For a while, I just wanted this rupture to be temporary. I wanted either for them to come around and reaccept me, or — I say this guiltily — I wondered if I wanted to just accept that I was wrong, apologize for my outrage, and be forgiven. White Christians love to forgive. I, a formerly grateful FOB, love to be forgiven. There’s something soothing about reconciliation born of surrender, a coziness to it that I missed. I’d done that so many times back when I apologized for calling out racists. But I couldn’t return to that life. I could not return to a world of respectable people deriding LGBT folks of color or making quiet insinuations about the anchor baby they thought I was. Instead, after six more months of struggle with the deans, chaplains, and trustee members, I and the rest of the original team of organizers passed the baton and left town. I was burnt out and worn down; I left.

If anything, rupture felt almost easy. Like fleeing Sodom. I think I quoted Xu Zhimo as I left: “Quietly I leave, just as quietly as I came.” I did research, went home to my family, ate deeply of ancestral histories, and came back to Michigan refreshed. But still no Communion. I’d “stolen” Communion from a Greek Orthodox church I visited sporadically, but there, I had told almost no one about my excommunication, had not mentioned my gayness. But beyond that, still a division. An Uncommunion. And it breaks me to think about that. I have to remember that I’m not alone in this. Athanasius was excommunicated thrice for defending the idea that a single God could be three mystical persons bound up in each other. We call him a champion of Orthodoxy, so go figure. But even then, the break isn’t easy. It doesn’t stop hurting.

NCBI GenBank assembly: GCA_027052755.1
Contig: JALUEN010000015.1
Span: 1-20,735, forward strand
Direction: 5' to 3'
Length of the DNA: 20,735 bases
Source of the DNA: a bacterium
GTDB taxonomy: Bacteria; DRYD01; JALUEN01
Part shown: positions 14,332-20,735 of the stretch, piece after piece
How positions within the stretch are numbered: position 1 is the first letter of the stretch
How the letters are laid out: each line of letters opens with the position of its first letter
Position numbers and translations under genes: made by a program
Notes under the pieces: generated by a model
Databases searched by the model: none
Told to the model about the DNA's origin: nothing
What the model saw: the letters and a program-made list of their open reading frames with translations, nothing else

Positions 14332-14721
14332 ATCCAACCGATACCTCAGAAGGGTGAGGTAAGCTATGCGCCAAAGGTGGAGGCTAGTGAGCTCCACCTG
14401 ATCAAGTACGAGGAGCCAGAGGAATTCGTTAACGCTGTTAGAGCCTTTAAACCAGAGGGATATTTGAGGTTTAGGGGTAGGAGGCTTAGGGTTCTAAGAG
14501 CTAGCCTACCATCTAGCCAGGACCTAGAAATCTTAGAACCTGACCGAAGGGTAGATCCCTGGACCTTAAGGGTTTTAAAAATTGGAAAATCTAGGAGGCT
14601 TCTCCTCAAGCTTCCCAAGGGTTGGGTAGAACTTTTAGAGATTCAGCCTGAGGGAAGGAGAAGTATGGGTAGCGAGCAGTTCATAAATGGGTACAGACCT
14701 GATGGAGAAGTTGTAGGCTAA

I dislike schism. I don’t enjoy polemics for the sake of polemics — particularly in the church. Schism in the Orthodox tradition is a thing to be grieved, even if it’s unavoidable. So, too, here. I don’t repent of doing the things that got me kicked out. I don’t know that I want in good conscience to plant roots in the Orthodox church of the city I’m living in now. But my heart is whole. Before 2017, schism had only been internalized — I was at war with myself, navigating all these little intersections quietly and softly, in ways convenient to straight white folk. Respectability makes them suffer in silence, and so they want everyone else to nurse their wounds quiet like they do. If anything, my tortured conscience made me a desirable friend: a badge of their tolerance, their open-mindedness, their Christian charity. Schism had bypassed my church and Christian community; it was all locked inside me.